Christian scholar explains why Trump's plan to get into Heaven will not work, according to the Bible
US Republican presidential candidate Donald Trump found a receptive audience at Liberty University in Lynchburg, Virginia on January 18, 2016 (AFP Photo/Nicholas Kamm)

Republican presidential candidate Donald Trump has had a complicated past when it comes to pandering to Christian voters. His worst offenses: Trump couldn’t name anything in the Bible, thinks it’s a great movie, the Bible verse he ultimately decided was his favorite Jesus would be against and he somehow never heard of Paul's letters, specifically II Corinthians.

Trump managed to enrage some religious leaders all while attempting to convince people he was a “big league” believer in God. Even Joe Scarborough called BS.

Trump tried to work through his evangelical problems by putting together a panel of faith advisors, one of which was prosecuted for fraud for selling a "resurrection seed." Dr. James Dobson explained these problems away by claiming that Trump is a "baby Christian," meaning he's new to the religion.

Now, religious scholars are confused and concerned about some of Trump's assertions about Christianity. Trump appeared at the American Renewal Project conference in Orlando last week, where he said that one of the things he would do is repeal the 1954 Johnson amendment which prohibits churches and nonprofit ministries from being directly involved in politics and endorsing political candidates.

"You've been silenced!" Trump told the audience. Under his administration, Trump promised that not only would their voices increase, but their pews would as well.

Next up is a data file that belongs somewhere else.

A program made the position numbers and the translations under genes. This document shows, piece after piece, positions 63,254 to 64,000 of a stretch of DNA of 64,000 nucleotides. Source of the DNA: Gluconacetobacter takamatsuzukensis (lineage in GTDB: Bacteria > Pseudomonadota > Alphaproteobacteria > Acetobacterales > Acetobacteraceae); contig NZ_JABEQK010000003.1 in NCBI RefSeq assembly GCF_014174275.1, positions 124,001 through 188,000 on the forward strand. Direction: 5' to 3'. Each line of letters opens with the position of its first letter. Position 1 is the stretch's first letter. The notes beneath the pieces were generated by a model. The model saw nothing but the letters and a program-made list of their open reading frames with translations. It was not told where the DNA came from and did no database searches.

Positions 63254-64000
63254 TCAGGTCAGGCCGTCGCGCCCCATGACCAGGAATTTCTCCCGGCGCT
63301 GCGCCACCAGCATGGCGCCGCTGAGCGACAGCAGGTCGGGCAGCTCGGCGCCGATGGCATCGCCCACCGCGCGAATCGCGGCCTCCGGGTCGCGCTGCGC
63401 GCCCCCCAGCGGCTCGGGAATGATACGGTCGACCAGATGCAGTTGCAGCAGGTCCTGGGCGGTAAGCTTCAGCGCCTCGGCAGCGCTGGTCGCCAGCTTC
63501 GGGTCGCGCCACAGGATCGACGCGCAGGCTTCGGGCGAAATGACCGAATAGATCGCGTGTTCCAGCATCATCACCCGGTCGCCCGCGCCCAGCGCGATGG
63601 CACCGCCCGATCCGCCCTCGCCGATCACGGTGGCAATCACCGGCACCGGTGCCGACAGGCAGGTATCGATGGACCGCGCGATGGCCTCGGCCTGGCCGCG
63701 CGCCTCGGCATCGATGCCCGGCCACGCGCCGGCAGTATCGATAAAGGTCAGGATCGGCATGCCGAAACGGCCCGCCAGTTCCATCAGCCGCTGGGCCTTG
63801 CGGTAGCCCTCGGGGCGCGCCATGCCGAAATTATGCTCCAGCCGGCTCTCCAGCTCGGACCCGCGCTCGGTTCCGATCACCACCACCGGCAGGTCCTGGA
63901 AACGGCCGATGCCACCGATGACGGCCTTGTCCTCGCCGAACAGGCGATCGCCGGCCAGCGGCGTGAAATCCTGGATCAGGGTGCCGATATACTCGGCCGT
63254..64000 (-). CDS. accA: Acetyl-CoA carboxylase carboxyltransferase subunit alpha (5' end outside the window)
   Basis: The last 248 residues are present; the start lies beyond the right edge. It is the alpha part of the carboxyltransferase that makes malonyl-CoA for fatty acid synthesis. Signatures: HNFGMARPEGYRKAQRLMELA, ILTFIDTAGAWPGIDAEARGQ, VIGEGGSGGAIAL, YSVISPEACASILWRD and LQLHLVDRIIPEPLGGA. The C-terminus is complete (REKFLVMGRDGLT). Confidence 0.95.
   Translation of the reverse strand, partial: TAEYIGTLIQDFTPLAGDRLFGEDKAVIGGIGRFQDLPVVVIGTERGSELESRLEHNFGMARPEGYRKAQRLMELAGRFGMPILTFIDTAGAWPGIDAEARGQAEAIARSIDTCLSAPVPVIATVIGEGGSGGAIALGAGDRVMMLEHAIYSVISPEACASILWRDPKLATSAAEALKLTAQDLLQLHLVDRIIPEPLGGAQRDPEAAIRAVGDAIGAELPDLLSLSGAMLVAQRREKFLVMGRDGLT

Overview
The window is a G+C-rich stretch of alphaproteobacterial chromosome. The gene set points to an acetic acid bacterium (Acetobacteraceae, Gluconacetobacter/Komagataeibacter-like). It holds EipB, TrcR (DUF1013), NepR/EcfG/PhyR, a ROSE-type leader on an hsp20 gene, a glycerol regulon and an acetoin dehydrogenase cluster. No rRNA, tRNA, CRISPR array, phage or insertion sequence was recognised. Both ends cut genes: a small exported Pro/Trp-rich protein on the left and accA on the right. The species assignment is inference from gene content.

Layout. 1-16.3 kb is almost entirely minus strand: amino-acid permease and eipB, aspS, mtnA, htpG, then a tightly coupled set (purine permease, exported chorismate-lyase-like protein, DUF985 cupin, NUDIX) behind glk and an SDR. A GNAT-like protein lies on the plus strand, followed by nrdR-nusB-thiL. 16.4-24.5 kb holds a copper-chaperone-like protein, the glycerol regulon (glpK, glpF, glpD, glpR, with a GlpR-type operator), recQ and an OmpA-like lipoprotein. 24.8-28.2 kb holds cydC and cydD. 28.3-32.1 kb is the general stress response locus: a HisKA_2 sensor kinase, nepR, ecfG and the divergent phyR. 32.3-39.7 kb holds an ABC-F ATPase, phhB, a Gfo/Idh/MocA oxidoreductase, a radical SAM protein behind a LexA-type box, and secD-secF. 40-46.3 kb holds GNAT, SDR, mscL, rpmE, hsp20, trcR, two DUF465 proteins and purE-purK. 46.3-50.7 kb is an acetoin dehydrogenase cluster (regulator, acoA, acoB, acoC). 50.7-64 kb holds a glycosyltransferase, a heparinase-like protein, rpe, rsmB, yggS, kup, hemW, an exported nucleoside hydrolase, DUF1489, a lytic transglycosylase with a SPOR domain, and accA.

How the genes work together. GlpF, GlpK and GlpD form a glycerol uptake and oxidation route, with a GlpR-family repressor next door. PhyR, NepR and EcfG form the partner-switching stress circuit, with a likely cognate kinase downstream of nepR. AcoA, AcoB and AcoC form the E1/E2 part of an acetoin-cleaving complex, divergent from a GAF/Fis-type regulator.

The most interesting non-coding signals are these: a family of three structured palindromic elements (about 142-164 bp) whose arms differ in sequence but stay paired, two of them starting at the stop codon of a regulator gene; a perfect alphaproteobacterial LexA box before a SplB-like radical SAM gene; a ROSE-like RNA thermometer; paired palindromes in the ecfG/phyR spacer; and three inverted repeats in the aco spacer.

"So go out and spread the word and once I get in, I will do my thing that I do very well. And I figure it's probably maybe the only way I'm going to get to heaven. So I better do a good job. Okay? Thank you," Trump closed his remarks Thursday.

The Christian Post talked with several Christian leaders who are simply confused by the bounce from one non sequitur to another.

"With each passing day, it becomes more difficult to discern what Trump's 'actual' beliefs are on any subject, including theology or political policy," said Thomas Kidd, director of the Institute for Studies of Religion at Baylor University. "The temptation that evangelicals are facing is the choice to support a candidate, regardless of his views and personal characteristics because he promises that he will give Christians more power when he is in office."

J.T. Bridges, academic dean of Southern Evangelical Seminary near Charlotte, North Carolina thinks that Trump might be confused about his "get to Heaven" plan. While Catholicism trumpets the contribution of "acts of good works" as part of salvation, most Evangelical faiths rely only on belief alone. Bridges cites the Romans 4:4-5 that any person who trusts God is righteous.

But according to a chapter in Trump's book Think Like a Billionaire, he seems to think his work outweighs his sin.

"I want every decision I make to reflect well on me when it's time for me to go to that big boardroom in the sky. When I get permanently fired by the ultimate boss, I want the elevator to Heaven to go up, not down," he wrote.

"I think it is based in a wrong view of identity. There is a mantra common in churches, motivated by genuine piety though false, that in Christ Jesus I am 'just a sinner saved by grace,'" Bridges explained.

After citing a Revelations passage about the rewards for Christians, Bridges continues "In the meantime we strive against the world, the flesh, and the devil and this with weapons not of this world."

"For the upcoming election I would say, 'Each one should be fully convinced in his own mind ...' and 'Blessed is the man who does not condemn himself by what he approves," he closed.